General Motors (GM) announced Monday that it will replace or rework ignition keys of around 3.16 million cars being recalled in the U.S, those from years 2000 to 2014.

GM’s safety recall came after an evaluation of the ignition issues that was conducted following a February recall of 2.6 million units of Chevrolet Cobalts as well as other small vehicles, which involved eight crashes plus six injuries.

The company says in a statement that the “ignition switch may inadvertently move out of the 'run' position if the key is carrying extra weight and experiences some jarring event.” If it does, “there is an effect on power steering and power braking. In addition, the timing of the key movement out of the 'run' position, relative to the activation of the sensing algorithm of the crash event, may result in the air bags not deploying.”

Of the 3,160,725 GM cars on recall, only the Chevrolet Impala is still in the production process, which goes on sale to daily rental fleets as Impala Limited.

The cars in recall are Buick Lacrosse MY 2005-2009, Chevrolet Impala MY 2006-2014, Cadillac Deville MY 2000-2005, Cadillac DTS MY 2007-2011, Buick Lucerne MY 2006-2011, Buick Regal LS & GS MY 2005 and Chevy Monte Carlo MY 2006-2008.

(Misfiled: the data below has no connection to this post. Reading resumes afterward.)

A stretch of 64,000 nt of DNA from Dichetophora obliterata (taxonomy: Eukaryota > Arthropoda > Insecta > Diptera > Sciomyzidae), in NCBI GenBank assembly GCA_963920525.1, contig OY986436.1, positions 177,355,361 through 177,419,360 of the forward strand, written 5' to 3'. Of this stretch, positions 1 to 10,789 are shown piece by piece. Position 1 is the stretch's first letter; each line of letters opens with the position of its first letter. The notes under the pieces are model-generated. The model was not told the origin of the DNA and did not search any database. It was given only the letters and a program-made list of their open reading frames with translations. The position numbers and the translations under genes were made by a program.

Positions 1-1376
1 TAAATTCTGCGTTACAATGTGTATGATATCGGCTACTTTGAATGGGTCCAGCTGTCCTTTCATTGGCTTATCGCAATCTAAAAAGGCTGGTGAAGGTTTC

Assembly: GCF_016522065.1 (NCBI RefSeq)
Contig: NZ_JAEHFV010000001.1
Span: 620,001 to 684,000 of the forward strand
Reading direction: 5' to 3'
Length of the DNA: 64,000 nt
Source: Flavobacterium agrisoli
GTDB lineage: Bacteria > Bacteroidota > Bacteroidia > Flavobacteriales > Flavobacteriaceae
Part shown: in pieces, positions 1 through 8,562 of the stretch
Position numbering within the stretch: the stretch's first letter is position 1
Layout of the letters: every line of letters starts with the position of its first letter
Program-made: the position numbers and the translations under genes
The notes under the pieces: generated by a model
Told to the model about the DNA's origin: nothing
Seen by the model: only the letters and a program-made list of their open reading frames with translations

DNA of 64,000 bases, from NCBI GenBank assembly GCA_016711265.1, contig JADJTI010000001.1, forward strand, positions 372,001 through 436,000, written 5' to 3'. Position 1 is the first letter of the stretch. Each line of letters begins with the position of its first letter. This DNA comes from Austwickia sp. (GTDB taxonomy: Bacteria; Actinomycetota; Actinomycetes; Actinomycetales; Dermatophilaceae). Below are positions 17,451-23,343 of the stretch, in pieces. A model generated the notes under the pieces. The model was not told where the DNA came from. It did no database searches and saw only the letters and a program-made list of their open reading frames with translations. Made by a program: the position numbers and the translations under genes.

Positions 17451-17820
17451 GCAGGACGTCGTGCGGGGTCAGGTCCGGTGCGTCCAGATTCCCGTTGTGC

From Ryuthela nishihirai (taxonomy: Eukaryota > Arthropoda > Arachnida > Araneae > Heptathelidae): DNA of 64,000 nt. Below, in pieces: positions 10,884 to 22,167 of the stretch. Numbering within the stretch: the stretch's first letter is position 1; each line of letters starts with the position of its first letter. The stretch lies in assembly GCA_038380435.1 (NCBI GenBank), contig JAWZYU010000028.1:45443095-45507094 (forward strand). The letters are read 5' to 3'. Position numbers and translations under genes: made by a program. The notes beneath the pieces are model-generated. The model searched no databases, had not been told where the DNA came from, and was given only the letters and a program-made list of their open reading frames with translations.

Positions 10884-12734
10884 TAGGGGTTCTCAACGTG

Ignition of these recalled vehicles might not be able to handle additional weight that hangs on a slotted key, GM explains, so it will add key inserts.

“The use of a key with a hole, rather than a slotted key, addresses the concern of unintended key rotation due to a jarring road event, such as striking a pothole or crossing railroad tracks,” the company states.

For vehicles with damaged key covers, new keys with holes will be supplied for free, instead of supposedly slots.

The rework of ignition keys will start in the coming weeks. For now, owners of cars recalled are advised to take off extra weight from key chains as well as to drive with the ignition key alone.

Aside from the recall on ignition keys, GM also issued other recalls in the U.S. with the total of 165,770 cars, under various safety issues: 68,887 units of Cadillac ATS MY 2013-14; 21,863 of Cadillac CTS sedans MY 2014; 57,192 of Chevrolet Silverado 2500/3500 HD MY 2015 and GMC Sierra 2500/3500 MY 2015; 16,932 of Cadillac CTS sedans with AWD MY 2011; 712 of Chevrolet Corvettes with optional Competition Sport Seats MY 2014; and 184 of Chevrolet Silverado and GMC Sierra full-size pickups MY 2014-15.

GM says it expects to shoulder an approximate recall-related cost of $700 million this second quarter, including the $400 million cost for May recalls.

The recalls of GM vehicles beset by various safety issues also raised concerns among government authorities.

“This is not just a Cobalt problem. Drivers and their families need to be assured that their cars are safe to drive,” says Fred Upton, chairman at Energy and Commerce Committee in Michigan, to The New York Times. 

"The recall is just sort of the tip of the iceberg in terms of what has to be done" Senator Richard Blumenthal, who is considered as one of the more vocal critics of GM, tells Reuters.

Research says GM’s CEO Mary T. Barra is set to appear before the House subcommittee that is probing into the said car defects.

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